Here’s what the code will look like in the second of the scenarios listed above:

add_action( 'wp_enqueue_scripts', 'my_theme_enqueue_styles' );
function my_theme_enqueue_styles() {
    wp_enqueue_style( 'child-style', get_stylesheet_uri(),
        array( 'Name of parent theme style sheets'), 
        wp_get_theme()->get('Version') // This will only work if your header contains the Version line 

If the WordPress child theme needs to load both style sheets via function.php, the code will be as follows:

function child_theme_styles() {
wp_enqueue_style( 'Name of parent theme style sheets', get_template_directory_uri() . '/style.css'); 
wp_enqueue_style( 'child-theme-css', get_stylesheet_directory_uri() .'/style.css' , array('Handle name of parent theme style sheets'));
add_action( 'wp_enqueue_scripts', 'child_theme_styles' );

Put the function.php file with the style.css file in the WordPress child theme folder.


You can also add a third file, called screenshot.png, to the WordPress child theme folder. WordPress will show this image in the themes section of the backend to make it easier for you to identify your theme.

Step 4: Enable your WordPress child theme

Once you’ve created your WordPress child theme, you need to activate it in the backend just as you would with any other theme. To do this, log in and locate your child theme under “Appearance” > “Themes”.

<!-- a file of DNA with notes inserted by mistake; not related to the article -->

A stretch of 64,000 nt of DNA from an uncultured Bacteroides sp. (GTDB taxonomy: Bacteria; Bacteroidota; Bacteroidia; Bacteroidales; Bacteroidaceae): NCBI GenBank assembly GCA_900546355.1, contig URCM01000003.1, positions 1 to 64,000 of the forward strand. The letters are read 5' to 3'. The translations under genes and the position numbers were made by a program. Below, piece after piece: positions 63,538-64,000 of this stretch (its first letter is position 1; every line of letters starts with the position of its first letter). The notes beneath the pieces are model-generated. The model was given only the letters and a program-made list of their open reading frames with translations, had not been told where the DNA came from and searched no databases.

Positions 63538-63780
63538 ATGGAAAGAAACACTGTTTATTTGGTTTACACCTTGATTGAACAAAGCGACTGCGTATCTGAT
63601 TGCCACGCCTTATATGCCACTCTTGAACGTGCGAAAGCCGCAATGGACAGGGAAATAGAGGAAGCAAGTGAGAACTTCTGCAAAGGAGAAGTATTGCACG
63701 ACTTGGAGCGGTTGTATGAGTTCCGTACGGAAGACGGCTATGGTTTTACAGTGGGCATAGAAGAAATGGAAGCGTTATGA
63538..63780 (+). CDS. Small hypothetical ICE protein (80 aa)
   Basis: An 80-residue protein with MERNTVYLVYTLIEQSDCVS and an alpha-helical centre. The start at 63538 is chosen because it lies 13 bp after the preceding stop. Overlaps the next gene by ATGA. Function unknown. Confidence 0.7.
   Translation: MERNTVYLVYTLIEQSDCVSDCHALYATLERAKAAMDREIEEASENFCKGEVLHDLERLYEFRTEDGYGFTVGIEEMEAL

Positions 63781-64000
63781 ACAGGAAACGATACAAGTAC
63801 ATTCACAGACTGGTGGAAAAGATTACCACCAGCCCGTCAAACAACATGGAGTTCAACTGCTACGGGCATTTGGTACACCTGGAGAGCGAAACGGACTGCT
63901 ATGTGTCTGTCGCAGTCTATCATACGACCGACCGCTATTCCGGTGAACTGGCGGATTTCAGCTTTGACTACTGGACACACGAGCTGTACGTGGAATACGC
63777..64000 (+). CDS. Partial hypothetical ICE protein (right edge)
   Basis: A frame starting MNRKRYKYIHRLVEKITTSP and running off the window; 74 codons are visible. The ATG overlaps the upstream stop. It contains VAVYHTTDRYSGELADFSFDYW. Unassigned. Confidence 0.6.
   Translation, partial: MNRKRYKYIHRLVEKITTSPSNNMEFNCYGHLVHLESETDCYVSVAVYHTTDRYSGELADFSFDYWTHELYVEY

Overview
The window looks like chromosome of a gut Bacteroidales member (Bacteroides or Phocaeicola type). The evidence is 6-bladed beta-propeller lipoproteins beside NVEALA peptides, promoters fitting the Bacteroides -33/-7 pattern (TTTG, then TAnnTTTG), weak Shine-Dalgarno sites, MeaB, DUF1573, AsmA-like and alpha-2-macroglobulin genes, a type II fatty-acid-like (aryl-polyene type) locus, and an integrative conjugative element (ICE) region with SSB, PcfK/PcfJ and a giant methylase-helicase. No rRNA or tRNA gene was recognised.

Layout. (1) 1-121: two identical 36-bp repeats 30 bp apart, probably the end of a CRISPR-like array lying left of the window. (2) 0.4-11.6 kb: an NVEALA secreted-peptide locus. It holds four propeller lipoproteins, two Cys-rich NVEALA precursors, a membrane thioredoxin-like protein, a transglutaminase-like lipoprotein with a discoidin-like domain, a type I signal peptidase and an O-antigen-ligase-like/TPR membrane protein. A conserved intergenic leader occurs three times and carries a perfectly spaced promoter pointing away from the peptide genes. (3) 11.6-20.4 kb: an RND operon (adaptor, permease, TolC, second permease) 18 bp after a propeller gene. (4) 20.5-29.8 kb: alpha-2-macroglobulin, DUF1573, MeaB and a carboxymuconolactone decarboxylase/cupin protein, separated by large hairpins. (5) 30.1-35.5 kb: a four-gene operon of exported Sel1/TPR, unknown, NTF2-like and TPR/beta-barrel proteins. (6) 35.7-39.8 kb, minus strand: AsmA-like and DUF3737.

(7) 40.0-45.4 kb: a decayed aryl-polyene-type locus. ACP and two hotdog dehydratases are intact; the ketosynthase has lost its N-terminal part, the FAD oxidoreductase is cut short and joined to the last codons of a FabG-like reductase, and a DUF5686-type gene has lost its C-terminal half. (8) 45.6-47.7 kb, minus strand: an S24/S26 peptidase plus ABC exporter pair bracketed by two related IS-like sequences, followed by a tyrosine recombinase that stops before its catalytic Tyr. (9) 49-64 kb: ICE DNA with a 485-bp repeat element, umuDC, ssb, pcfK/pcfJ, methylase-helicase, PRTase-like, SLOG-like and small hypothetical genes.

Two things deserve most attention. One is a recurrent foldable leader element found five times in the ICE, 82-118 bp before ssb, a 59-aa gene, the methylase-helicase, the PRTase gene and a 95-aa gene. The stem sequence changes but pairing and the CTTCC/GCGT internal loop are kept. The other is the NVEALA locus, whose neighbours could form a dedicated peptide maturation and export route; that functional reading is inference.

If you’ve already made changes to the parent theme using the WordPress Customizer, these will be lost when you activate your WordPress child theme. However, using the Customizer Export/Import plugin you can export your Customizer settings and then import them again once you’re ready.

Congratulations! Your WordPress child theme is now ready to use. If you want to make changes to another templates file, first copy the file from the parent theme folder and paste it in your child theme folder. The path must match that of the parent theme. The modified file in the WordPress child theme folder will automatically override the file in the parent theme.